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does the minister share my concerns as to how a letter sent by the secretary of state to the select committee managed to reach journalists at the daily mirror before it was considered by the committee? does that encourage him or discourage him when it comes to sharing confidential information? to meet this motion, it is not at the discretion of the government to decide what to take out, it is now at the discretion of the select committee. and i would therefore urge the government either to meet the terms of the motion in full all to seek to put down a new motion. and after that debate, the speaker suggested in quite a forceful way that the brexit secretary should have a chat with the brexit committee "within days". in fact, it'll be on wednesday. the other talking point this week was the so—called divorce bill. and the talking got louder once it was reported that the bill might reach 50 billion euros. but it did produce an unlikely meeting of minds. 70% of the people that voted in bolsover voted to leave.
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but can i also say this to you? those same people in bolsover, i believe, would expect me to tell the honourable lady from the finance department that if they'd got £60 billion to spare, it should go to the national health service and social care. for the first time in my parliamentary career, i'm going to agree with the honourable member for bolsover. he is absolutely right. the 60 odd percent of people in wellingborough who voted to leave want to know what we were doing with £60 billion. they'd want it spent on the nhs, social care, and defence. they would not want it given to the european union. would the minister agree such a move would be betraying the trust of the british people? the money that we have been reading
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about in the press is speculation. these negotiations are ongoing, discussion is ongoing, and we want to secure value for money for the british taxpayer. now, the funeral has taken place of carl sargeant. the labour welsh assembly member died last month days after being sacked from the welsh government amid allegations over his conduct. on wednesday, labour members of the welsh assembly blocked conservative moves for an inquiry into bullying allegations against the government. the tory motion was backed by plaid cymru and ukip. it would've triggered an inquiry by the committee for the scrutiny of the first minister carwyn jones. there has been talk in recent weeks about delivering naturaljustice and an enquiry that is set in the government's own terms behind closed doors does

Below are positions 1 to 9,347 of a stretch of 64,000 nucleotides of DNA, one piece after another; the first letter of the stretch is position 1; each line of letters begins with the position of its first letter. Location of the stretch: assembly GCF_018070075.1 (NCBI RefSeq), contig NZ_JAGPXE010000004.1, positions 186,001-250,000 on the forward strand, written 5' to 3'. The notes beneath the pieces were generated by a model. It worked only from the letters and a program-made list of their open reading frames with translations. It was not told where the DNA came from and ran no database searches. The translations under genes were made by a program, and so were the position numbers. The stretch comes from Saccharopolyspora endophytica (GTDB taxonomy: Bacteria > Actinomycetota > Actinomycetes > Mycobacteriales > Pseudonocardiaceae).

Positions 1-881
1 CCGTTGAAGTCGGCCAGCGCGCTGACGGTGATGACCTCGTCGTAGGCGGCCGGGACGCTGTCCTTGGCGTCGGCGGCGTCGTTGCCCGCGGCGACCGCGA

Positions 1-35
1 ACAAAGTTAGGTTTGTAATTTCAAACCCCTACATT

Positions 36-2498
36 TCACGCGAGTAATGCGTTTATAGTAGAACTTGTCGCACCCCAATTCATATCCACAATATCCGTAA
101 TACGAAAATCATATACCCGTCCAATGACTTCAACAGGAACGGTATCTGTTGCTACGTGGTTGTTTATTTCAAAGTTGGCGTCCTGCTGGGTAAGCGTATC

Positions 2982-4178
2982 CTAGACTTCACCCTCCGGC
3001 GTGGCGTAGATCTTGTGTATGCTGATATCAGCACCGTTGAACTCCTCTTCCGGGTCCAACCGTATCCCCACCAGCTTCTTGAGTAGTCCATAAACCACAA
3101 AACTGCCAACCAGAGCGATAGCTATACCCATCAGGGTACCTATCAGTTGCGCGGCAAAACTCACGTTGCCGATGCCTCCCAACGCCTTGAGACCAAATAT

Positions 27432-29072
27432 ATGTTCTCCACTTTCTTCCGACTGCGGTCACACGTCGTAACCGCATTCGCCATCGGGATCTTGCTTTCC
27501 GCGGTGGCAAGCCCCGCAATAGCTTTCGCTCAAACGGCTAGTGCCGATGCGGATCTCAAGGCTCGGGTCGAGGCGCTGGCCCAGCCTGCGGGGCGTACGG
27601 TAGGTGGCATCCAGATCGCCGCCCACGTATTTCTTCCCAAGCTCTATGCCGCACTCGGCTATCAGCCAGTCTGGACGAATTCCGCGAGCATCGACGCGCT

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not set that agenda. a public, transparent forum is one of the vehicles to deliver that and so it is entirely appropriate that this motion is allowed to pass. indeed, the assembly has always prided itself in being an open and transparent forum and it is crucial that we continue to operate in this manner. i would just like the government party to consider this. do you think it is a good look to be seen to be looking as though you are avoiding full scrutiny? i would argue that it isn't. in two days' time, we are going to be burying our colleague and friend. and i think it is unseemly to be having this nature of debate while that still hasn't happened. ifind it reprehensible, the way people have used this tragedy to settle scores from their time in government. i think the first minister, to his credit, has set up two separate independent processes, which is unprecedented. those need to be given time to draw their conclusions. well, what's been happening in the wider world of politics?